As grateful as he is for the role that launched his career into the mainstream, Bob Saget doesn't really think the wholesome character he played on the popular '90s sitcom, Full House, would be that much fun to hang out with.
"Danny Tanner's such a nice guy, but who wants to be around nice people?" Saget asks of the single dad he portrayed on the show. "He needed meds and about nine more levels of human dimension."
In one way or another, Saget has been living in the shadow cast by Danny Tanner since the beloved family series went off the air in 1995. Between Full House and his eight-year stint hosting America's Funniest Home Videos, the public painted the comedian as no different from the chaste, virtuous persona he embodied on TV.
It's an association he still finds himself shaking off two decades later.
"The funniest thing that's happened in the past 25 years is people going, 'Why are you like this now?'" he laughs.
"If I look at Twitter and Instagram, they're going 'But you're Danny Tanner! How can you talk like this?'... People don't know what acting is and they think that I just was that guy, that I would just come home and DustBust and clean.
"I mean, Anthony Hopkins doesn't eat people."
Despite working in stand-up since he was a teenager, the first introduction for many to Saget's brand of foul-mouthed humour came in his now infamous appearance in the 2005 documentary, The Aristocrats, which explored a crude anti-joke that has become something of a secret handshake among comics.
Saget's telling of the joke, largely improvised, is remembered for being exceptionally filthy, but he insists it wasn't done for shock value or to rail against his Puritan public image.
"I did it because I was like a nine-year-old being told he can play again," Saget muses, although he admits to wrestling with the decision to put it out in the world.
"I wouldn't even sign the release for it initially. They showed my portion of the movie and I just couldn't stop laughing with my hands over my eyes. I turned to my manager and said, 'Do we do this?'"
It wasn't that Saget was uncomfortable with the joke — he's been known in comedy circles for years as the guy who takes things a step too far — but he felt a certain responsibility to the thousands of fans who only knew him as Danny Tanner.
"I didn't have a family image to protect, but I had the moral code of, 'Oh wait, all these kids know me as a dad' and I did process that responsibility," he says. "But you wouldn't know I had that responsibility on my HBO special, That Ain't Right. I said f--k so many times that Don Rickles came up to me and slapped me in the face. He said, 'I saw your special last night. It was very good but you left out two f--ks.'"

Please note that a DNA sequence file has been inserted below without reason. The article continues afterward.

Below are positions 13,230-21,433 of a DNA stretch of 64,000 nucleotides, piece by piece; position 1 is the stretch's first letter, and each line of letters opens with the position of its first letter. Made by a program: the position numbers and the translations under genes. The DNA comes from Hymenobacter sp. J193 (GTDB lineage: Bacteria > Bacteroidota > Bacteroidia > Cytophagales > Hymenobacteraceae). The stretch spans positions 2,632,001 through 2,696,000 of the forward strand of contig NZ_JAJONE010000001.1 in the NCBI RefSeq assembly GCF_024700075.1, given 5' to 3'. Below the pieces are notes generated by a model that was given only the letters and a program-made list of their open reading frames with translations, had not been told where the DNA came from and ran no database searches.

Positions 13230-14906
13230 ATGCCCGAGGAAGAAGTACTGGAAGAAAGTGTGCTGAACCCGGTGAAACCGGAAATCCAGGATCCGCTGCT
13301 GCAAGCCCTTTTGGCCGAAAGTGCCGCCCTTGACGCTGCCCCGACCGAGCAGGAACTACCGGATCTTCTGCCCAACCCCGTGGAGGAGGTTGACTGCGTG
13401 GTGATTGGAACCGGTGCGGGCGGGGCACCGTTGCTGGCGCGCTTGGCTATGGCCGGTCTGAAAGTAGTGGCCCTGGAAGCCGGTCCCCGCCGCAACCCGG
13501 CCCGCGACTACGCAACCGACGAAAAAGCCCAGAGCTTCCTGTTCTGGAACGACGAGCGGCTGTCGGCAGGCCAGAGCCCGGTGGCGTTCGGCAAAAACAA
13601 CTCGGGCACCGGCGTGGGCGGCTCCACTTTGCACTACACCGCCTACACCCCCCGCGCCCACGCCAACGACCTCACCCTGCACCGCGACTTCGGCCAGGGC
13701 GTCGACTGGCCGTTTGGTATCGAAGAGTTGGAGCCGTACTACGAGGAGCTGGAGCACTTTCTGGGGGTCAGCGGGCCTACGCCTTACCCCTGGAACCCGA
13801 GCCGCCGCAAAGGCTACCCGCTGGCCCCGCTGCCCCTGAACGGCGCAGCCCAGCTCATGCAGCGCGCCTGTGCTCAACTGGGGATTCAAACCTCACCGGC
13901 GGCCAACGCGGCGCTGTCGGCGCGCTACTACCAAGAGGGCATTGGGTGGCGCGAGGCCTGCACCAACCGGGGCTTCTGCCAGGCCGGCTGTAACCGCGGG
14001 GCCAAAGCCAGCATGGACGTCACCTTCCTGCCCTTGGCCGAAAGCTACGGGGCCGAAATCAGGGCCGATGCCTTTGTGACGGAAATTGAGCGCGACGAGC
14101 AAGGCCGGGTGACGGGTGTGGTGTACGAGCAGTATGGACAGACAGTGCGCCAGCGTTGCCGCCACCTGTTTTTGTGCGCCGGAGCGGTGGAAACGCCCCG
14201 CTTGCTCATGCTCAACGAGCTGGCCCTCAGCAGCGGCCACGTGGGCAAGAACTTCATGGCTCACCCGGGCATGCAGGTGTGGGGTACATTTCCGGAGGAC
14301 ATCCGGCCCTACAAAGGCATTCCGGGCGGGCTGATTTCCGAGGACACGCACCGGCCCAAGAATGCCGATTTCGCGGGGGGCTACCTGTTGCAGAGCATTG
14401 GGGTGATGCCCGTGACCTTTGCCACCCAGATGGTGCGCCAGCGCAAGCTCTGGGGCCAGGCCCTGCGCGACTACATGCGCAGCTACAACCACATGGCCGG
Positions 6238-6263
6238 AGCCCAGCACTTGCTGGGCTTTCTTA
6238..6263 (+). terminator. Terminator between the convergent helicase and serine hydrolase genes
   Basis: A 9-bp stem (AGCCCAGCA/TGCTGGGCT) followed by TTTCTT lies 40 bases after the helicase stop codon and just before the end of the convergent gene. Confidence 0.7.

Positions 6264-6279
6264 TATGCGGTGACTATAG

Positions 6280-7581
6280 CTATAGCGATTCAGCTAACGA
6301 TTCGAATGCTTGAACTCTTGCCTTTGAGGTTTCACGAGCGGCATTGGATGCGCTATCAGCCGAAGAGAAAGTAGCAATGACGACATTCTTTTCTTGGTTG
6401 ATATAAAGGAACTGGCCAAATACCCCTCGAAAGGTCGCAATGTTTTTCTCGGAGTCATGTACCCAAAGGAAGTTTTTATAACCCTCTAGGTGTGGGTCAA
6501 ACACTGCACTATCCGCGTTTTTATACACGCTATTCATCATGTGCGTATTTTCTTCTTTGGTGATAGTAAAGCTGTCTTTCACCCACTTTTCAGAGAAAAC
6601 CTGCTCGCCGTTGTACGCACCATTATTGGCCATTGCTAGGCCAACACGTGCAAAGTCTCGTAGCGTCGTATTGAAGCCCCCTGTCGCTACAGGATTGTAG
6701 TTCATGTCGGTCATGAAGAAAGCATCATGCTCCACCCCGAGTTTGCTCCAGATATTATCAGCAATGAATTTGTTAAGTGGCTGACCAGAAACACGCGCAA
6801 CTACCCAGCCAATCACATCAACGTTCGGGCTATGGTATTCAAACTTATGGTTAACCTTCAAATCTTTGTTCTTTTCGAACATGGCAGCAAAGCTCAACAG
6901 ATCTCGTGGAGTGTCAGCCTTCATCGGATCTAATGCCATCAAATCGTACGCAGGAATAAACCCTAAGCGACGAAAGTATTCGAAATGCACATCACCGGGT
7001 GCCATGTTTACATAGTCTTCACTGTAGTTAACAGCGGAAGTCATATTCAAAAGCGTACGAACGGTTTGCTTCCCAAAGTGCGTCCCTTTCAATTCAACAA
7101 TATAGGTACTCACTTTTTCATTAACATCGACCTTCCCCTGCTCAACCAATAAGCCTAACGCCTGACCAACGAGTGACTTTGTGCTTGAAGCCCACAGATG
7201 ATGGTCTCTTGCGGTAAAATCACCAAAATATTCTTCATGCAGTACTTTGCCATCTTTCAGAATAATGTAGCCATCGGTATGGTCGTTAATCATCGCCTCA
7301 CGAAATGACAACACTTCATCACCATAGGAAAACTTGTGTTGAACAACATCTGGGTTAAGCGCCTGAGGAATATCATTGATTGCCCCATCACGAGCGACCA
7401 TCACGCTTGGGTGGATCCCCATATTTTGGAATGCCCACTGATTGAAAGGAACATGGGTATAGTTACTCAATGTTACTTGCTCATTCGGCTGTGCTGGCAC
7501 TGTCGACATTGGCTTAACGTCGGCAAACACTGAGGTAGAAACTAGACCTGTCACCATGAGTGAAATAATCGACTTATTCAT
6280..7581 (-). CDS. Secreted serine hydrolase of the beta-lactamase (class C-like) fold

At 58, Saget says he's more comfortable in his own skin than ever before, thanks in part to therapy and simply getting older.
"My humanness has changed," he says. "I've just grown up a lot."
He's experienced more tragedy in his lifetime than most — his two sisters passed away at a young age, while his mother died earlier this year — and admits comedy has always been a refuge.
"I wouldn't have even turned to comedy if it hadn't been a lifetime of such strange happenings," he reflects.
"I was 17 when I started to do stand-up — I didn't think I'd be a stand-up but I won some radio contest — and then people I was related to started dying. I really just went on autopilot, which was part denial and part trying to get out of the sadness by doing humour of some kind."
But recently Saget turned to another confessional outlet to process his pain, his memoir, Dirty Daddy, admitting stand-up isn't always the appropriate forum for emotional catharsis — like the time he broke down onstage talking about the recent death of his father during the filming of his 2007 special.
"The thing that's so great about being able to write a book is that people who read it and have seen my stand-up will understand me as a person," he says.
"The idea of the book is you pick up the phone and say 'hello,' and then I talk for seven hours. It's a long conversation and a well thought-out one, and that was my intention with the book: that people would feel like, 'Oh, this explains so much. That poor bastard!' or 'Poor us that we just read that.'"
Dirty Daddy is in stores now.
Saget will be appearing on the Laugh Camp stage of the Pemberton Music Festival on Saturday, July 19 at 7 p.m.
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